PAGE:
Elite Squad: The Enemy Within
Every once and a while an action film comes down the pike with such energy and momentum that you instantly want to shout out accolades. Elite Squad: The Enemy Within is such a film. This Brazilian film, known internationally as Elite Squad 2, stands alone in its depiction of political and police corruption. The question isn’t whether it’s great but rather how much grit, drama and violence a person can stand. The answer: as much as Elite Squad wants to dole out.
I didn’t see the first Elite Squad but it was not necessary for a total understanding of the sequel. The action moves at lightning speed as we open in the midst of a prison riot. Several character that come into play throughout the film are introduced including a human rights activist (Irandhir Santos) and an officer in the film’s titular elite squad of paramilitary forces (Wagner Moura). The riot ends in a bloodbath and Santos finds himself appointed to clean up the corruption, only the higher he goes the greater the perversion of integrity increases. Santos is also the stepfather of Moura’s son, and this causes no end to the enmity of the two men. Devious officials include the governor, a popular television host and more than one police executive.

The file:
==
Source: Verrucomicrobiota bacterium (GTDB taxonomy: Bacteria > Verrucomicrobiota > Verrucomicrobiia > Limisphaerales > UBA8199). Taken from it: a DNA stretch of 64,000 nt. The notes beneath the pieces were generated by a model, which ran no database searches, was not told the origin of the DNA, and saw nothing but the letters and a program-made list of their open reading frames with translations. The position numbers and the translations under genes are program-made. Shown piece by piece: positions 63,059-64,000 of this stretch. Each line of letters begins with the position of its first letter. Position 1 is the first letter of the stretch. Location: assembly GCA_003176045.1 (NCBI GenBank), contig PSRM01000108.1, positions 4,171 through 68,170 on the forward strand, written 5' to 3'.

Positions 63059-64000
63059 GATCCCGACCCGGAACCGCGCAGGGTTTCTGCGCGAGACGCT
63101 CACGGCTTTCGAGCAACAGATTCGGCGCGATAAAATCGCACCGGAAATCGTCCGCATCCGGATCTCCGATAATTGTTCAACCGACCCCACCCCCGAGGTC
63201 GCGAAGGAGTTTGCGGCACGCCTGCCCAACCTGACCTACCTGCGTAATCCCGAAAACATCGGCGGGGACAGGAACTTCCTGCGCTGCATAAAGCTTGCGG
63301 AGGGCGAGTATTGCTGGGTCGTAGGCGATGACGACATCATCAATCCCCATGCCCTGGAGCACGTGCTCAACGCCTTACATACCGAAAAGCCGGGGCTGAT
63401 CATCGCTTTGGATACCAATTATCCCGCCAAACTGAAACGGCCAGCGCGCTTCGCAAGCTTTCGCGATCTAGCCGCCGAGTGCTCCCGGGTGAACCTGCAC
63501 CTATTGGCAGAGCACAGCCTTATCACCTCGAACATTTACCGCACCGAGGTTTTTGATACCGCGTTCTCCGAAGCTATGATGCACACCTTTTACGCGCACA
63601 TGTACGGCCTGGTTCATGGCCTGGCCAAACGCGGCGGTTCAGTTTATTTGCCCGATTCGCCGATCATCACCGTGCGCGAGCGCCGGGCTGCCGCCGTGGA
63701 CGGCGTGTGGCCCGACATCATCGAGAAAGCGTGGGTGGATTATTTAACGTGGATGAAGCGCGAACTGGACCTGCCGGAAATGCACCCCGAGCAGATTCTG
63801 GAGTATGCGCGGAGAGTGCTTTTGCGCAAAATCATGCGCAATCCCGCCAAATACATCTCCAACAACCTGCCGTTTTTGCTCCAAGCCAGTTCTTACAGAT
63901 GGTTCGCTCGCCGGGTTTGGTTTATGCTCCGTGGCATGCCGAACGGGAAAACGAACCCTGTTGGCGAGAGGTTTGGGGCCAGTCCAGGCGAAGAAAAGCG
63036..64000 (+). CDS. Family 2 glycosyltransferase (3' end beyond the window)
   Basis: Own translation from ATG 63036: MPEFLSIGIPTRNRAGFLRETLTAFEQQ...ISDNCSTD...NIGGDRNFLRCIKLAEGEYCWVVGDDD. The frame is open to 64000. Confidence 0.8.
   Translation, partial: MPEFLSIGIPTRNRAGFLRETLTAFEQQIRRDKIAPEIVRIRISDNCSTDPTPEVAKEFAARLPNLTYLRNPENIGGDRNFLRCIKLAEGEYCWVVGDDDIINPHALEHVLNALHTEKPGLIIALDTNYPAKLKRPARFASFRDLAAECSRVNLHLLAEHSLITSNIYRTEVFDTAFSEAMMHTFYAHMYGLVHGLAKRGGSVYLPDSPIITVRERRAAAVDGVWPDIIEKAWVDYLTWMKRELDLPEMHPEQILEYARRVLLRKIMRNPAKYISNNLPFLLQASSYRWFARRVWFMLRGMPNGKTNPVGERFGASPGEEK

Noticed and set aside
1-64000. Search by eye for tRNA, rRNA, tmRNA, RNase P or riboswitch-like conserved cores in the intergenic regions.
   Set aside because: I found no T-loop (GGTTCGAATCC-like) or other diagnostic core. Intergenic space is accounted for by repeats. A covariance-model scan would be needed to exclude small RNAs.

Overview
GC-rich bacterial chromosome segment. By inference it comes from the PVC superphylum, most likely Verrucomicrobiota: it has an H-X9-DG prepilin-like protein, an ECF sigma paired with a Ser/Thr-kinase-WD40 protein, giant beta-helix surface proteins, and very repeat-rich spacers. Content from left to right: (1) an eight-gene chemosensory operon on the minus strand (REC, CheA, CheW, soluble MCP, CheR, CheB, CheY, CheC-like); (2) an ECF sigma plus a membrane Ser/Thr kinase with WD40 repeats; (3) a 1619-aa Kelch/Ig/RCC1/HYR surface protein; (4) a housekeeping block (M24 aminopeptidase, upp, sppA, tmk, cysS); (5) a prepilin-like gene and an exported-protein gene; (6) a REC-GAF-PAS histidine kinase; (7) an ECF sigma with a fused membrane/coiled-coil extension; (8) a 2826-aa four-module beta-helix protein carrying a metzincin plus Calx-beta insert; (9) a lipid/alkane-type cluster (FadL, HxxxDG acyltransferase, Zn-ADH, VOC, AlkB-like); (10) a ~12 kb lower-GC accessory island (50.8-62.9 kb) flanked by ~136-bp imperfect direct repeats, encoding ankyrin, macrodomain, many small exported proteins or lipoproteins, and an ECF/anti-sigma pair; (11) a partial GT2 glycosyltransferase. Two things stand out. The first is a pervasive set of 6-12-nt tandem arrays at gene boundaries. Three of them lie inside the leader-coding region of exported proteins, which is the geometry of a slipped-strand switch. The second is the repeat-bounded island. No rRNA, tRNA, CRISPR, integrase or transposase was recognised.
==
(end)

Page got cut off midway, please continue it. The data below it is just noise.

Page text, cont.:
Elite Squad: The Enemy Within doesn’t let up until its big bang ending. Stylistically the film reminds of high octane Michael Mann films and while I wouldn’t say it’s as good as City of God, it’s in the same ballpark. Elite Squad also has the distinction of being Brazil’s entry for best foreign film and it certainly deserves to make the cut. Elite Squad: The Enemy Within opens at the Alamo Drafthouse West Oaks this Friday.
— Michael Bergeron